Job growth topped estimates in the latest month, climbing to more than 250,000. That marks the 11th straight month of payroll increases above the 200,000 level. Leah Duncan reports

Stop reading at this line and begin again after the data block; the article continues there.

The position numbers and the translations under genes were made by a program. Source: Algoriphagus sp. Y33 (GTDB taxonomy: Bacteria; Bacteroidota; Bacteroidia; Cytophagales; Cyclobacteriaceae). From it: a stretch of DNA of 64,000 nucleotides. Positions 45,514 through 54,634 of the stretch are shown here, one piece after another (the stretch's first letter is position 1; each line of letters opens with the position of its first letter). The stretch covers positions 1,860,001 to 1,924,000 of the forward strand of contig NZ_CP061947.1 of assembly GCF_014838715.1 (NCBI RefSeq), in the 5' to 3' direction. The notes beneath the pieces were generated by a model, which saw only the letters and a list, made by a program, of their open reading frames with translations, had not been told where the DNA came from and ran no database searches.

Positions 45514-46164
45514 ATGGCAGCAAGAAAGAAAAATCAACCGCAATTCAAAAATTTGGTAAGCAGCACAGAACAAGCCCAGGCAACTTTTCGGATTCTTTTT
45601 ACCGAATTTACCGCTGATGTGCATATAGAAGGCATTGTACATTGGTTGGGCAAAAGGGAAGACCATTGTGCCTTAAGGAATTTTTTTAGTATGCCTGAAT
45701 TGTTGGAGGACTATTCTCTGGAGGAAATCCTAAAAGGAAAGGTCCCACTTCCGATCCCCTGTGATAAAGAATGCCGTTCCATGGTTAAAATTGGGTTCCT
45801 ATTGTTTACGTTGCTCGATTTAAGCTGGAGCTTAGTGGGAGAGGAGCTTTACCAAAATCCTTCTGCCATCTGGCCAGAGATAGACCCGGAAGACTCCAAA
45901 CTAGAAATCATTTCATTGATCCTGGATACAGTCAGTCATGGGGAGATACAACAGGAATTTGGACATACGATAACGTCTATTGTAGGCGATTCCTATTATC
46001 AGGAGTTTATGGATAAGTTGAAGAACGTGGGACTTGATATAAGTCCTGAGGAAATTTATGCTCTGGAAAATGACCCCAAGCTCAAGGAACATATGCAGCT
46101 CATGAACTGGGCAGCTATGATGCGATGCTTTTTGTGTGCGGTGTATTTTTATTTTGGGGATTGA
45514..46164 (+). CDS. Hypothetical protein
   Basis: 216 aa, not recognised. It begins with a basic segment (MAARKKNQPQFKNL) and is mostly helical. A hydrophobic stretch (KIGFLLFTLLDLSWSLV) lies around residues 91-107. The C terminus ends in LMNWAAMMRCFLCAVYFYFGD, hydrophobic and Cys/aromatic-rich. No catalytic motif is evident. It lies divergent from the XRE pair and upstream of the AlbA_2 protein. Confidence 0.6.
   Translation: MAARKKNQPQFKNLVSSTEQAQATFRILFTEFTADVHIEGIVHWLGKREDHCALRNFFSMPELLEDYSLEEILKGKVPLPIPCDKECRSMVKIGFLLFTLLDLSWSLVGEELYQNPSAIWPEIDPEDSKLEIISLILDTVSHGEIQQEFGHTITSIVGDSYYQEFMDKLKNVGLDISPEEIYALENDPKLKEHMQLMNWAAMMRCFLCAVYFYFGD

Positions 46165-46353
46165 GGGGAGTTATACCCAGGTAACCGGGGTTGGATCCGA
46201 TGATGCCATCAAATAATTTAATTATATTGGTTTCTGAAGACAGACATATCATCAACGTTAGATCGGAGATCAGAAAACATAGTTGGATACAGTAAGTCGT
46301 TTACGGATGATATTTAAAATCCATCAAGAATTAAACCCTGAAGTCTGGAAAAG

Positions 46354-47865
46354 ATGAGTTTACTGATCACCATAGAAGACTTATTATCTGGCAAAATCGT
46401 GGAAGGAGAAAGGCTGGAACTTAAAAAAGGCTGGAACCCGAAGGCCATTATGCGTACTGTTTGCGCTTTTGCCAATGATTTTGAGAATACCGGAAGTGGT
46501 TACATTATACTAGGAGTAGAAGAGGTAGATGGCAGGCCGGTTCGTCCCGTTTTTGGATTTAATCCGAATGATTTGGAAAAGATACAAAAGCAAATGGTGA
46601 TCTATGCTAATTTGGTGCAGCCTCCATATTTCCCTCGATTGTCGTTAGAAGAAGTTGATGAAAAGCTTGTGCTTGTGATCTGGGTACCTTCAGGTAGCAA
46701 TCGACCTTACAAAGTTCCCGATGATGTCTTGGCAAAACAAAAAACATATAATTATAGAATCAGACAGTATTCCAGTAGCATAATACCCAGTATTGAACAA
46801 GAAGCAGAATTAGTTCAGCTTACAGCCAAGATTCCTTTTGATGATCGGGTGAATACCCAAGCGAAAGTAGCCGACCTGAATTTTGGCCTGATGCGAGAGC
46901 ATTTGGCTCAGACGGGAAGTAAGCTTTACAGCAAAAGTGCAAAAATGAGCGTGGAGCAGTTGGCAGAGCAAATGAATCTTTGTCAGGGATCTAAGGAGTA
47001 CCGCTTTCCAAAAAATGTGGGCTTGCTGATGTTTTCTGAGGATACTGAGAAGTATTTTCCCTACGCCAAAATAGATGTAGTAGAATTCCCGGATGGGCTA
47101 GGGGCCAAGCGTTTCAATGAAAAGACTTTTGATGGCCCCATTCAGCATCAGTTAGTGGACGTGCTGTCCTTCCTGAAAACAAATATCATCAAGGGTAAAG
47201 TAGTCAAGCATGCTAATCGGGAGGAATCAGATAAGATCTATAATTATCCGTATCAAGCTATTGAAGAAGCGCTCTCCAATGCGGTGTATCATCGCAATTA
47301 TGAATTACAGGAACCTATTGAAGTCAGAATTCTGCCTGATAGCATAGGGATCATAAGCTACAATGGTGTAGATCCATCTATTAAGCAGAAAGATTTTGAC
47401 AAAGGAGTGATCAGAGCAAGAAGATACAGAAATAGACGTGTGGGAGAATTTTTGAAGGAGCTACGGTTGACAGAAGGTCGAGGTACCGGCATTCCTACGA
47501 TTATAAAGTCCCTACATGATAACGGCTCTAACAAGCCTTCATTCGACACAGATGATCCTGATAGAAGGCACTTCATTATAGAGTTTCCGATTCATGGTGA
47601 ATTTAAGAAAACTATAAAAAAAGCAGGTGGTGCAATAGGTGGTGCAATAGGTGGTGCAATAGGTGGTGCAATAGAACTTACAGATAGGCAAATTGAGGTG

Strong job gains in December totaling a solid year for the U.S. economy. Job growth topped estimates in the latest month, climbing to more than 250,000...marking the 11th straight month of payroll increases above the 200,000 level. November's record number was revised up by more than 30,000. Jason Furman, Chairman of the White House Council of Economic Advisers. SOUNDBTIE: JASON FURMAN, CHAIRMAN OF THE WHITE HOUSE COUNCIL OF ECONOMIC ADVISERS(ENGLISH) SPEAKING "Well this now gives us the full set of number for 2014. And it caps what was a very strong year for the U.S. economy. Three million jobs added, that's the most since 1999." As for the unemployment rate, that fell to a six and a half year low of 5.6 percent... but that was partly due to people leaving the labor force. But there was one area that took some shine off of the report - that's average hourly earnings- it dropped five cents, after rising in November. Cary Leahey, Senior Adviser, Decision Economics SOUNDBTIE: CARY LEAHEY, SENIOR ADVISER AND CHIEF U.S. ECONOMIST, DECISION ECONOMIST (ENGLISH) SPEAKING: "Ironically, the big surprise in this report, which has a lot of moving parts is the fact that wages in the economy actually dropped in December. Like most analysts, I'm still scratching my head trying to figure that out." Now economists say falling wages could build a case for the Fed to keep interest rates near zero for a longer time. SOUNDBTIE: CARY LEAHEY, SENIOR ADVISER AND CHIEF U.S. ECONOMIST, DECISION ECONOMIST (ENGLISH) SPEAKING: "The Fed does not want to repeat the mistake of 1937 when accommodation was removed prematurely. So in some sense they want to have all cylinders firing in the labor market and that hasn't happened yet. Yes job gains are strong, but we still have a lot of people that will like to work full time who are working part time and more importantly the wage gain numbers just aren't there." Chicago Fed President Charles Evans is calling for the central bank to defer raising rates until next year. Minneapolis Fed President Narayana Kocherlakota is also of the belief that rates should stay where they are at least for another year.